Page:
Back before the power grid and natural gas hookups, every home had one fire that ran more or less non stop and served every function that requires heat in the home. Over that fire, water was boiled and food was cooked. The fire provided heat for the home, light for that room, and a place for the family to gather all winter long. Today, we have a separate appliance for every function. An oven, a pressure cooker, a crock pot, a toaster oven, a fridge, freezer and heater, not to mention all of the various motors that we need (a blender or a mixer, e.g.), and our countless entertainment devices. All of these things consume energy and use it for one and only one purpose. When you start thinking in this way, it becomes obvious that the pressure cooker is not more efficient in the winter, because there is no "waste" heat going in to your home.

So then what do we do in the summer? When it is too hot for that extra heat to be useful, the issue is reversed. Then that waste heat is really wasteful, because it will cause your AC to work extra hard! So if it is really hot, chilling out with a cold dish is ideal. This is also just obvious when you think about it, summertime is when we want to eat salads and sandwiches and (some of us at least) gazpacho. We want cold food because we are hot. In the winter, when it is freezing outside, it is lovely to have baked goods, homemade soup, etc. all of which requires the oven and stove to be burning away all day long. This is a not a coincidence. When you go back to that one fire scenario above, people didn't want the fire burning all day and night when it was ninety degrees out, and they did want it when it was below freezing. In other words, our habits have been developed over centuries, and the recent innovation in technology has thrown us a little out of whack.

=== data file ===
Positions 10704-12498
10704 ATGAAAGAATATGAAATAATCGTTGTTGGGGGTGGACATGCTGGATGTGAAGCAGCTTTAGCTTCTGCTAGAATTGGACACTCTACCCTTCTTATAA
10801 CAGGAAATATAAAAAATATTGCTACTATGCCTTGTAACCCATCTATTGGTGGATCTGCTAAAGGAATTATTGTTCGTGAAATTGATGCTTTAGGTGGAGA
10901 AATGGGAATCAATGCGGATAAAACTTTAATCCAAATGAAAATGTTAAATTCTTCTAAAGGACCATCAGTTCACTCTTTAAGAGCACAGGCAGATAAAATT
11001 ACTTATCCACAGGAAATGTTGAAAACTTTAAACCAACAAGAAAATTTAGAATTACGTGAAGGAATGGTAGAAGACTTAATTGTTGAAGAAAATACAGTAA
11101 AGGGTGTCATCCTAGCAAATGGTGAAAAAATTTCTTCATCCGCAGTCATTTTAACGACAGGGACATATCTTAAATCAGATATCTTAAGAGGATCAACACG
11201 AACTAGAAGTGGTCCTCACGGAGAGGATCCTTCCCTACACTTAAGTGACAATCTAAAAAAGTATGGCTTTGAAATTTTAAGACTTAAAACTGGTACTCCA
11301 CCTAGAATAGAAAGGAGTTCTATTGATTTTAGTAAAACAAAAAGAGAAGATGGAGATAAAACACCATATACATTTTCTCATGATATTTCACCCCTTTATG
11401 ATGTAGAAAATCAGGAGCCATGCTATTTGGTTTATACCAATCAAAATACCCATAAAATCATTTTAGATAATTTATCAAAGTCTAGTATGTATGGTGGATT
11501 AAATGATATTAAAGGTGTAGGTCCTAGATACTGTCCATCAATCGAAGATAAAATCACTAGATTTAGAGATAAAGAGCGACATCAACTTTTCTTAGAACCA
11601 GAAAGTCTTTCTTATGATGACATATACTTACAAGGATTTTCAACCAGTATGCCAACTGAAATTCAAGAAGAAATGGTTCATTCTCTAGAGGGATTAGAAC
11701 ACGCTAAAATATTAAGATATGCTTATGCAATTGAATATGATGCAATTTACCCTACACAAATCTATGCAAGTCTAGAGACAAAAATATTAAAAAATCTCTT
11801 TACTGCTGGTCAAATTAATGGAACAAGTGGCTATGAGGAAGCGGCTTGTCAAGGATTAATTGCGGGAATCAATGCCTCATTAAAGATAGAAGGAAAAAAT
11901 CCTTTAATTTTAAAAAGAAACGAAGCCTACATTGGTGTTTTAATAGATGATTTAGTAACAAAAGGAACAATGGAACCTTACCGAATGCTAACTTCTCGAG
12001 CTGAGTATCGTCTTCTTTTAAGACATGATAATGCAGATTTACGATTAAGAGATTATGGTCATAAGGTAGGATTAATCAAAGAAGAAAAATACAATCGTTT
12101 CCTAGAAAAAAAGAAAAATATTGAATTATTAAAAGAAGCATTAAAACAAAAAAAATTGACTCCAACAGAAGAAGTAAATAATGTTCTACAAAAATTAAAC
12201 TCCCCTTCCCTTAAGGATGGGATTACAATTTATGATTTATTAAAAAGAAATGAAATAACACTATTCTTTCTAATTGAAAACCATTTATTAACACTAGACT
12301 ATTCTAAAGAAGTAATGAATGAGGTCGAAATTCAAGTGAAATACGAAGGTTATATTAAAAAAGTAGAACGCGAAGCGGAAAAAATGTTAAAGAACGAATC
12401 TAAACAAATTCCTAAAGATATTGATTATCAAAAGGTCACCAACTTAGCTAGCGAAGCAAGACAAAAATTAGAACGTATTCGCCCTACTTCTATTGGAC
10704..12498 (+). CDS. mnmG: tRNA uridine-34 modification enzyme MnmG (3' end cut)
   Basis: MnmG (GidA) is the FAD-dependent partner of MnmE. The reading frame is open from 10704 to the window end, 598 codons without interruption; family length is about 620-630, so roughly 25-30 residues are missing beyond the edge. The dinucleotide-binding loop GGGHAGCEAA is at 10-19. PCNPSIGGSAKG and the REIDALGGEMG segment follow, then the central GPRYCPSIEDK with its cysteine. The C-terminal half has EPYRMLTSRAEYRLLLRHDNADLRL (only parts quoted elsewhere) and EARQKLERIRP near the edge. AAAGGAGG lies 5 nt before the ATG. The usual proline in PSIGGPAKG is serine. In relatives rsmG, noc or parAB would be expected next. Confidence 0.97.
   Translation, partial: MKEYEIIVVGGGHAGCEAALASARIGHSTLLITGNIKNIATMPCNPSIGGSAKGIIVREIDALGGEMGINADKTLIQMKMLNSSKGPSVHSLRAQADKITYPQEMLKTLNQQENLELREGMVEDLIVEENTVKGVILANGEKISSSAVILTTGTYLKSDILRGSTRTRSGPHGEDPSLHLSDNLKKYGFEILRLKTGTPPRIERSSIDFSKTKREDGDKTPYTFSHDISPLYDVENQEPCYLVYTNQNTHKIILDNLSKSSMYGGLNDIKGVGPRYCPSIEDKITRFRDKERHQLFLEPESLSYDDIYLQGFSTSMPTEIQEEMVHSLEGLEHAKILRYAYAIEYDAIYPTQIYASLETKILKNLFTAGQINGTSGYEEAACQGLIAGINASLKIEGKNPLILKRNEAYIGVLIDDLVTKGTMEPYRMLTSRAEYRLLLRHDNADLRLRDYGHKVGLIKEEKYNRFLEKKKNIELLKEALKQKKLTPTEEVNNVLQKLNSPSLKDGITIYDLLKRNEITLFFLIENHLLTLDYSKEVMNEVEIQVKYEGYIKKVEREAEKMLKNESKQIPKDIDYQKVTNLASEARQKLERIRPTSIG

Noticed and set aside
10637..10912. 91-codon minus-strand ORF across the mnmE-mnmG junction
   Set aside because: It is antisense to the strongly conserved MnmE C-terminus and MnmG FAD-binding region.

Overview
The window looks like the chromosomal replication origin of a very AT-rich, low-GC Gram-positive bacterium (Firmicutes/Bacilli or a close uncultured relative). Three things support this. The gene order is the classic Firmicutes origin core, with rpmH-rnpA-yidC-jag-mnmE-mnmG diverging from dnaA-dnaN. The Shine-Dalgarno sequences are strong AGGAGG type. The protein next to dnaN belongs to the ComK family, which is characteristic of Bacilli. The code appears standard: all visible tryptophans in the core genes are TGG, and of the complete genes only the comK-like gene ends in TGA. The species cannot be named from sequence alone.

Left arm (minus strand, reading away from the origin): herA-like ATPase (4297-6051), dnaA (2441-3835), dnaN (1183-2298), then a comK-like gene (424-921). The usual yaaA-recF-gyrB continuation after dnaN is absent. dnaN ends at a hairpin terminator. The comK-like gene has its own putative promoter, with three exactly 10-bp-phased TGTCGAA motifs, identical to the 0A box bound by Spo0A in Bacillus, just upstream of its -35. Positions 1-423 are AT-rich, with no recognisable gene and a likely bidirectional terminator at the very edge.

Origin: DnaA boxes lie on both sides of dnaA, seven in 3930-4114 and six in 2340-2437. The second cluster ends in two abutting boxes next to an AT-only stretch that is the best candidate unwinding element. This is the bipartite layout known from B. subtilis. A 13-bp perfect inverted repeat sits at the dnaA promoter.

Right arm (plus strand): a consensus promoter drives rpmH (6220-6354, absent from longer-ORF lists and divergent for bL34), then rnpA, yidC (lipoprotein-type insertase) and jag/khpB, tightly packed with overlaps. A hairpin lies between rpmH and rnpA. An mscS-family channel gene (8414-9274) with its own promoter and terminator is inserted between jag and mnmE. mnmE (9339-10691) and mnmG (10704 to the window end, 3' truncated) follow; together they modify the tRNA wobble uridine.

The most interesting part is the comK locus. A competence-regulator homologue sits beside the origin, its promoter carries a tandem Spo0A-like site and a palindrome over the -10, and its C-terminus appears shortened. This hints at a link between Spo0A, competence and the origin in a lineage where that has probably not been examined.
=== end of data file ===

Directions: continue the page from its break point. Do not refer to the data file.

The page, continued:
I am not a Luddite, I love technology. But sometimes our really advanced and clever solutions (like using electricity to make your house cold) cause us to forget the really simple solutions that we have been using forever (light linen clothes, cold food and drink). And sometimes those simple solutions are extremely satisfying.